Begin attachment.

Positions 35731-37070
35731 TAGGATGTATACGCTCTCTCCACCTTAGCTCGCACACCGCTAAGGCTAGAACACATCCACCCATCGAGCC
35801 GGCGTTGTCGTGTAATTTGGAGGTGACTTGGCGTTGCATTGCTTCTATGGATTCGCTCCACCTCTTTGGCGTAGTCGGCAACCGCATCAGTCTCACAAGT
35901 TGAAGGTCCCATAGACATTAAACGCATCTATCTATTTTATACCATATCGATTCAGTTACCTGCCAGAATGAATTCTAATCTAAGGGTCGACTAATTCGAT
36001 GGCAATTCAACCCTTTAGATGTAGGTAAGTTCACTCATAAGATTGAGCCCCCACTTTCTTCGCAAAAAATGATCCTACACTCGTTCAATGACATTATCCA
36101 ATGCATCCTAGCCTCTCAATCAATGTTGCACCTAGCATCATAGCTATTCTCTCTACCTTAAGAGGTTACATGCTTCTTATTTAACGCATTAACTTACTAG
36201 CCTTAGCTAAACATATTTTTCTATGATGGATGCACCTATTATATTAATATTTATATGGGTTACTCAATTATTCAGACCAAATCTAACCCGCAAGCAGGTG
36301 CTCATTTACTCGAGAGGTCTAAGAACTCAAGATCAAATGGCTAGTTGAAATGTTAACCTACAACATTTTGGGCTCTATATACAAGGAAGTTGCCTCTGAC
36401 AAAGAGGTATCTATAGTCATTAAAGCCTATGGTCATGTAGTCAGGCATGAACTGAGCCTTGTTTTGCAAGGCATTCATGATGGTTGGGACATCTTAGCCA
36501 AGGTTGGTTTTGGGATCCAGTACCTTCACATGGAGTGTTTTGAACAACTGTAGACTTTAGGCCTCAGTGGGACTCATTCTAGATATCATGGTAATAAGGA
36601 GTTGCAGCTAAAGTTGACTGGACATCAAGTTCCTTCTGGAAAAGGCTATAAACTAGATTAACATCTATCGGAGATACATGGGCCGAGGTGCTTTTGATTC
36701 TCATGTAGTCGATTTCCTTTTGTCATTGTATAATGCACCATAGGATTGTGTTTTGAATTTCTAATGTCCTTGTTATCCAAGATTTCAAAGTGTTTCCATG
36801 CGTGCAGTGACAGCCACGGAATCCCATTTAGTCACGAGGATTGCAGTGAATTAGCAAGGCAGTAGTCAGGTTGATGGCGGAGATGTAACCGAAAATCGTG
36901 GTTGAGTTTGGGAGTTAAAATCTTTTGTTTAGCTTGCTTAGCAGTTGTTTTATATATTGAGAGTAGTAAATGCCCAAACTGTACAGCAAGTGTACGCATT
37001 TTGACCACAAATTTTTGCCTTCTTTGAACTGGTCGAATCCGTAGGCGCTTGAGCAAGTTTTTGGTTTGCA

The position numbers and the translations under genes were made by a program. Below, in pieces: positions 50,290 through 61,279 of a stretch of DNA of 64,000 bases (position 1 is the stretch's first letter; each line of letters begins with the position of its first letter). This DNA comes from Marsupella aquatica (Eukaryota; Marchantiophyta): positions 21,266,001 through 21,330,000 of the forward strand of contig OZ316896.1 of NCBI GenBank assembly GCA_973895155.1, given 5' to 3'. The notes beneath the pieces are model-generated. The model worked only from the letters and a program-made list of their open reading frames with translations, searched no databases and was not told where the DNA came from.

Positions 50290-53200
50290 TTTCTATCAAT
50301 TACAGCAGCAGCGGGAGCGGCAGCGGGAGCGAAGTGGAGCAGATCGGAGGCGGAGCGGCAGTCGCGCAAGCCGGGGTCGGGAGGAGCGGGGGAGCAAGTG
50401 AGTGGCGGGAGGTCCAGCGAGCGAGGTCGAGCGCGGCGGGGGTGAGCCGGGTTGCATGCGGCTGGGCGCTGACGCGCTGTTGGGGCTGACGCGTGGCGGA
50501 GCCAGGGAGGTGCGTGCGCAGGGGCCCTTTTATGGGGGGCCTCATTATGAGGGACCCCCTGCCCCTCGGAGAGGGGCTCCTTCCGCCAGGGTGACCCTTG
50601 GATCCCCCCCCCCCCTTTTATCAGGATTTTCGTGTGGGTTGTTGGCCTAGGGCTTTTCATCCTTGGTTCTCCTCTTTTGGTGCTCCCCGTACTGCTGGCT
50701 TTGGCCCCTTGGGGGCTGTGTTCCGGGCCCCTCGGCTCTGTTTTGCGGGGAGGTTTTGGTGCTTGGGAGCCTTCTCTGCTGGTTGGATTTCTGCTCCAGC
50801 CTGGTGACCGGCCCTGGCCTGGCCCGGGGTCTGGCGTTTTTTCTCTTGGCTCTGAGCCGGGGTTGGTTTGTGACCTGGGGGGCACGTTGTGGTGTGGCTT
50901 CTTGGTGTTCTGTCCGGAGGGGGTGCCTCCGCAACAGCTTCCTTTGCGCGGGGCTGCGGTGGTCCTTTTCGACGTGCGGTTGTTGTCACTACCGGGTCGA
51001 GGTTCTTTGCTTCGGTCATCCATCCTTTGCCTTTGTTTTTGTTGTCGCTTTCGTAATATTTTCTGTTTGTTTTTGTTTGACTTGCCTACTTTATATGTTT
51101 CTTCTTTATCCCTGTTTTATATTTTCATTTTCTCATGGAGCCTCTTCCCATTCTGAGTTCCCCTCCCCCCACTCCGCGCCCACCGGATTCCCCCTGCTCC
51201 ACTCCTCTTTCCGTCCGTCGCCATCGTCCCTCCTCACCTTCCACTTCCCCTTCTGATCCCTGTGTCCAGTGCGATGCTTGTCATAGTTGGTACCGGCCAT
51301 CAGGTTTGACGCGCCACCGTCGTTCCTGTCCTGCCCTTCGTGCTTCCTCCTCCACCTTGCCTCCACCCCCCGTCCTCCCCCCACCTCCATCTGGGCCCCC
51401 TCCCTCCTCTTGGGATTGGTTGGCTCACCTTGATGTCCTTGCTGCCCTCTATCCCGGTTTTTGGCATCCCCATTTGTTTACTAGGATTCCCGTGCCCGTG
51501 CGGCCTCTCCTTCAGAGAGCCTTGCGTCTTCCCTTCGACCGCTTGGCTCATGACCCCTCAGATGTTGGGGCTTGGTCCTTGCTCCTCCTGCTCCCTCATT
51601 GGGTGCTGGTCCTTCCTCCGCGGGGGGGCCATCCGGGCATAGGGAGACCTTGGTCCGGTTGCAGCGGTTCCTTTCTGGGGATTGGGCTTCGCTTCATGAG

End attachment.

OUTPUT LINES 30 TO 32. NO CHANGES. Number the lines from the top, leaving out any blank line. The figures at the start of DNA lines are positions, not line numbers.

51401 TCCCTCCTCTTGGGATTGGTTGGCTCACCTTGATGTCCTTGCTGCCCTCTATCCCGGTTTTTGGCATCCCCATTTGTTTACTAGGATTCCCGTGCCCGTG
51501 CGGCCTCTCCTTCAGAGAGCCTTGCGTCTTCCCTTCGACCGCTTGGCTCATGACCCCTCAGATGTTGGGGCTTGGTCCTTGCTCCTCCTGCTCCCTCATT
51601 GGGTGCTGGTCCTTCCTCCGCGGGGGGGCCATCCGGGCATAGGGAGACCTTGGTCCGGTTGCAGCGGTTCCTTTCTGGGGATTGGGCTTCGCTTCATGAG